March 22, 2018

Feedback: Letters to LJ, January 2017 Issue

“Of the nearly 1.2 million violent crimes committed in 2015, hate crimes against people…made up 0.375 percent”

Close to zero

The FBI reports 372.6 violent crimes in the United States per 100,000 people in 2015 (Rebecca T. Miller, “The Better Angels”). That is an increase of three percent since 2014. There are not any numbers compiled for 2016 and the meat of the presidential race. So I would argue that these numbers do not clearly illustrate your claim…but that’s another story.

Of the nearly 1.2 million violent crimes committed in 2015, hate crimes against people (assuming they were all ­violent…) made up 0.375 percent of all violent crimes. Hate crimes against property, in 2015, [accounted for] 0.003 percent of all property-related crimes.

I don’t say this to belittle bigotry and hate but to bring to light that we do live in an amazingly inclusive society. If the goal is zero percent, we are really close. An absolute zero total is not a realistic goal, and we should continue to decry the individual acts without succumbing to the (false) narrative that things are bad and getting worse.

—Anonymous Coward

Old & young illiterate

I am a Millennial and a librarian who sees a lot of these “Generation Z” kids (­Steven Bell, “Time To Change Everything Again…for Generation Z”). I have noticed that there’s a big difference between their technology under­standing and ours (Millennials). We grew up learning how computers work; today’s kids are often shockingly computer illiterate and only use their phones.

Our knowledge started with DOS and spanned everything that came after it. We made cute little websites in school using tedious HTML. We grew up as kids with other “computer gut” lingo like URL, cursor, file, icon, drive, etc. These are all things that Generation Z doesn’t know about…. [T]hey don’t understand the background systems that operate the technology they use. When I help a teen on the computer, it is bizarrely [like] helping an elderly person with the same thing.

Increasingly, the standard way to do everything that you need to do as an adult (higher education assignments, apply for jobs, file taxes, renew licenses, etc.) is set up by Millennials who understand how computers work. That is simultaneously leaving behind both older people and younger people.

—Name withheld

More alike with age

So what’s next, Generation Double A (Steven Bell, “Time To Change Everything Again…for Generation Z”)? For some time now every new generation has brought out the pundits who talk up that generation’s outstanding qualities, or in the case of my generation, X, their lesser qualities (slackers).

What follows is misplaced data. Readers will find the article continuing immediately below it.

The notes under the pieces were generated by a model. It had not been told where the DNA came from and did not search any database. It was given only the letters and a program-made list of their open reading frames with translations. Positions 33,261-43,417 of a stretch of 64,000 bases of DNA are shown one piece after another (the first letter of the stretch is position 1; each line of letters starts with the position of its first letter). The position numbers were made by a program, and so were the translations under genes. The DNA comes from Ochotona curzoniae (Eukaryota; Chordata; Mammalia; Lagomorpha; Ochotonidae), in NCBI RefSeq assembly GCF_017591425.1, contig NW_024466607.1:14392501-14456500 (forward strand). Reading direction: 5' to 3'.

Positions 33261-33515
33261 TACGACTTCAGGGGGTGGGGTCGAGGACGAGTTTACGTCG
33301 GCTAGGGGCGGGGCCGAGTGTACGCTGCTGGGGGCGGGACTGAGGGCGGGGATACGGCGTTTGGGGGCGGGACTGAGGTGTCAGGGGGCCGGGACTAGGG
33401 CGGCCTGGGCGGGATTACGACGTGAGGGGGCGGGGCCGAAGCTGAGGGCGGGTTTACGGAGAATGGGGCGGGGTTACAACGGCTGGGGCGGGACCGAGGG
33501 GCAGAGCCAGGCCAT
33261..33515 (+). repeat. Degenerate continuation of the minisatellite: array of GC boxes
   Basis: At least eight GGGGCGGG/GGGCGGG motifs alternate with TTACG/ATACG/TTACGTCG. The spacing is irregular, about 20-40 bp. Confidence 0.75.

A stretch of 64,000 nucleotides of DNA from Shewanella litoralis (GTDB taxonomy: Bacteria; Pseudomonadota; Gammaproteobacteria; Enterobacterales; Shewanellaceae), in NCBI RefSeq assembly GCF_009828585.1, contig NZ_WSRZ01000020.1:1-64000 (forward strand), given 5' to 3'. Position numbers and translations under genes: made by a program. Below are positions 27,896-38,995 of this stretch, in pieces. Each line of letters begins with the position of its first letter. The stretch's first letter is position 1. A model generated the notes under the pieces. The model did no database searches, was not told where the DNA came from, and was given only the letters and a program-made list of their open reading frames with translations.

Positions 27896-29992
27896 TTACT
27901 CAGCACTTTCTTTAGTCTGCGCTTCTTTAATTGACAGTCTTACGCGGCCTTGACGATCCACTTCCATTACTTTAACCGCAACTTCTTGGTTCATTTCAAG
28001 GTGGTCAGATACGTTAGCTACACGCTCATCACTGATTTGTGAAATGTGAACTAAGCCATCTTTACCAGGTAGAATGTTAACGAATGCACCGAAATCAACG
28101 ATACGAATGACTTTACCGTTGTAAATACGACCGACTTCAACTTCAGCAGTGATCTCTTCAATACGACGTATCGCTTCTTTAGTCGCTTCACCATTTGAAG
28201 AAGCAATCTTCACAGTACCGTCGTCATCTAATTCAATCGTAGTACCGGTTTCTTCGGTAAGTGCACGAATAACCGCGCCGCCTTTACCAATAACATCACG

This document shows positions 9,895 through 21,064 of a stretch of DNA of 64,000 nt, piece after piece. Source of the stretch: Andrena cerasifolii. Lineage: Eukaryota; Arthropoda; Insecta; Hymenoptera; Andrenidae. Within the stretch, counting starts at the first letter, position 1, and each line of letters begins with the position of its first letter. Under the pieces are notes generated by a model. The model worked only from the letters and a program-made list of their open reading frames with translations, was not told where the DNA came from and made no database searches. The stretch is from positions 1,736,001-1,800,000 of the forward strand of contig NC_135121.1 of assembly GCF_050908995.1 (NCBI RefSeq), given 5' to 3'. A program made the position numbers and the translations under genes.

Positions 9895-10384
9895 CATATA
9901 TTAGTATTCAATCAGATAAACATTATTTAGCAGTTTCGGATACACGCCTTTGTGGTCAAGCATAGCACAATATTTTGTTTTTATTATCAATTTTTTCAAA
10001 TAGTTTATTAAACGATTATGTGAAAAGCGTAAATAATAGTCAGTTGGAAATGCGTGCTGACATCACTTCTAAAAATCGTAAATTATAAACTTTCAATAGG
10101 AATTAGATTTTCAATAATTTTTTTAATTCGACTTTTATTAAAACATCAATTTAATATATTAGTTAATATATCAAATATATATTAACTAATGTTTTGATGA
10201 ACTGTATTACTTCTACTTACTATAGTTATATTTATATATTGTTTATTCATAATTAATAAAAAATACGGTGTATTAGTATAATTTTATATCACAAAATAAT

In most instances, when members of every generation reach a certain age and milestone in adulthood, things change, and they all tend to have similar qualities. Family becomes important, stability becomes important, etc. Sure, there are always rebels, radicals, and outliers, but by and large maturity and aging tend to even things out among most people as far as what is important in life. Look at the baby boomers, all those 1960s radicals who ended up working for the very “Man” they despised in their youth.

[Winston] Churchill once remarked something like, “Show me a young Conservative and I’ll show you someone with no heart. Show me an old Liberal and I’ll show you someone with no brains.” I think the point of this quote, that at certain stages of life we all have certain outlooks or feelings, has a lot of truth. Sure, when Generation Z is young it is all about technology, creativity, risk taking, etc. Let them get into their forties and have a couple of children and that will change.

When I was in college, all the talk was about what will ever become of Generation X. Well, most of us didn’t end up ruling the world, but we didn’t end up ruining it either. The same with Generation Y and it will be the same with Z. Of course, each generation has its broad eccentricities and its own uniqueness, but we’re all still human, with many similarities from generation to generation.

—Name withheld

Disrespectful lumping

I wonder if lumping huge groups of human beings in this way (by age) makes sense any more (Steven Bell, “Time To Change Everything Again…for Generation Z”). Maybe you need to define them further by economics, education, geography, etc. If you are talking about the subset of who will go to college, maybe it’s possible, but even then does it do them a disservice? It feels like I am being a little disrespectful of individuals, their experiences, and their environment. I’m not sure it’s productive.

—Name withheld


The publisher of Colson Whitehead’s novel The Underground Railroad (starred review, LJ 7/16, p. 82) is Doubleday. LJ apologizes for the error.

This article was published in Library Journal's January 1, 2017 issue. Subscribe today and save up to 35% off the regular subscription rate.